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Community orchid centre
Community orchid centre

YiAP takes over community orchid centre at Chasilakha

Youth in Agriculture Program (YiAP), a commercial agriculture group based in Chukha has taken over the Community Orchid Centre (COC) of Chasilakha under Bongo gewog.

The centre that was opned in August 2015 did not bear much fruit under the community and YiAP took it over early this year on lease.

The centre was initially started under the support of Ugyen Wangchuck Institute for Conservation and Environmental Research (UWICER).

Program director with UWICER, Thinley Choden, who is also the deputy forest officer based in Tala said the orchid centre was supported by GEF Small Grants Programme, UNDP Bhutan. “It was implemented by the community,” she said.

The centre was initiated to conserve local orchid diversity for income generation, education, and sustainable management of community forest. However, the progress and expected output was not there, Thinley Choden said.

“It was then handed over to YiAP on lease as they were interested,” she said.

At the orchid centre, YiAP’s member Tashi Tobgay is busy these days. He is studying and recording the orchids in the centre and also collecting new species from the forest.

“We took over about two months ago,” he said, adding that it was a good opportunity to explore.

With four to five university and Class XII graduates, YiAP was formed in 2016. The group does commercial vegetable farming and aims to replicate activities in other areas and encourage more literate group to join farming in Bhutan.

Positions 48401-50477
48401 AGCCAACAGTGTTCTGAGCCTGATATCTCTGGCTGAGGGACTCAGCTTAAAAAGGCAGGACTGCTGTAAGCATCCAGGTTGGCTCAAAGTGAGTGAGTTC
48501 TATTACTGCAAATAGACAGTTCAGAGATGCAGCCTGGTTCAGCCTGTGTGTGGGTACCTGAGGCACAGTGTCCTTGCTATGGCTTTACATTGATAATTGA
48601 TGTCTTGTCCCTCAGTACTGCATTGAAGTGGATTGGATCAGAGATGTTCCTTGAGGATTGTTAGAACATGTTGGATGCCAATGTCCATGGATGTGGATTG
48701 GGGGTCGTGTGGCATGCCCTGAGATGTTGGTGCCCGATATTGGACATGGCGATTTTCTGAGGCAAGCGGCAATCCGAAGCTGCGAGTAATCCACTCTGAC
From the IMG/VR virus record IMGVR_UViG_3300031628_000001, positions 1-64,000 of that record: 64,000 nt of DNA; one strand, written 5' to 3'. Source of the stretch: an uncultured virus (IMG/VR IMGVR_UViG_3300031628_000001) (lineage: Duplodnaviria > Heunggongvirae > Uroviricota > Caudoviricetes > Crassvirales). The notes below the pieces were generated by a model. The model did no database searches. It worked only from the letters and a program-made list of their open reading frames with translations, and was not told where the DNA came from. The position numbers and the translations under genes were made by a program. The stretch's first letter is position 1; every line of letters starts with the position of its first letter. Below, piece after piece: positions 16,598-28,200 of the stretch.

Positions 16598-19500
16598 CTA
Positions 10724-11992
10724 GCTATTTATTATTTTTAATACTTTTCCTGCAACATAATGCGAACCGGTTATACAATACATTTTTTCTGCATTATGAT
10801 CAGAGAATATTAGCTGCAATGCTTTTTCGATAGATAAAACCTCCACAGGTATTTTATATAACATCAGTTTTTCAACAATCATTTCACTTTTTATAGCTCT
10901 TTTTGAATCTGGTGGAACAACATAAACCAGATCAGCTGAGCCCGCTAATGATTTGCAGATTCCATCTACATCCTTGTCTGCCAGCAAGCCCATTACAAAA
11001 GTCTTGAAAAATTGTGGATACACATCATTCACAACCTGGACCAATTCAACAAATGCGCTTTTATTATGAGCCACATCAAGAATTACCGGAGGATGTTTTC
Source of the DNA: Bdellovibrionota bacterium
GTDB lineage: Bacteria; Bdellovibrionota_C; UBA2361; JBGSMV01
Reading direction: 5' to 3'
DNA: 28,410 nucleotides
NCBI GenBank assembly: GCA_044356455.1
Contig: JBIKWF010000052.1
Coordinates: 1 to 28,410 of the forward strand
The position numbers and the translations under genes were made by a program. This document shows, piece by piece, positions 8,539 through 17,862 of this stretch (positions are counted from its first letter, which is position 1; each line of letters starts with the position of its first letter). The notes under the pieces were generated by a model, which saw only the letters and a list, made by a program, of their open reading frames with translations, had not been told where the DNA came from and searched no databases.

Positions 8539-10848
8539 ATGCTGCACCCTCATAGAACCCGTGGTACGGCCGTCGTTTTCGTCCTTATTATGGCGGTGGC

Tashi Tobgay said the COC was not maintained properly and abandoned. Villagers were more inclined in other farming activities such as cardamom, he added.

YiAP wants to multiply the plants that are in the centre. For that YiAP is researching and maintaining records today.

“We are also interested in cross breeds and we are working on it,” Tashi Tobgay said.

Cymbidium and dendrobium are two species currently available at the COC. Tashi Tobgay also recently brought an orchid from the forest office that has now bloomed.

“It had not flowered that time but it is flowering now, so it is confirmed it is an orchid,” Tashi Tobgay said. “We want to propagate.”

Since UWICER also researches on orchid, its program director Thinley Choden said they would help YiAP in training and growing the orchids better under the institute’s expertise.

“Orchids have been wiped off from the forest,” she said. “There is a very high demand for the orchids in the market.”

Deputy chief dzongkhag agriculture officer, Saha Bir Rai said YiAP seeks for suggestions and advises.

“We will always support them,” he said, adding that they can also train YiAP.

Rajesh Rai | Chasilakha

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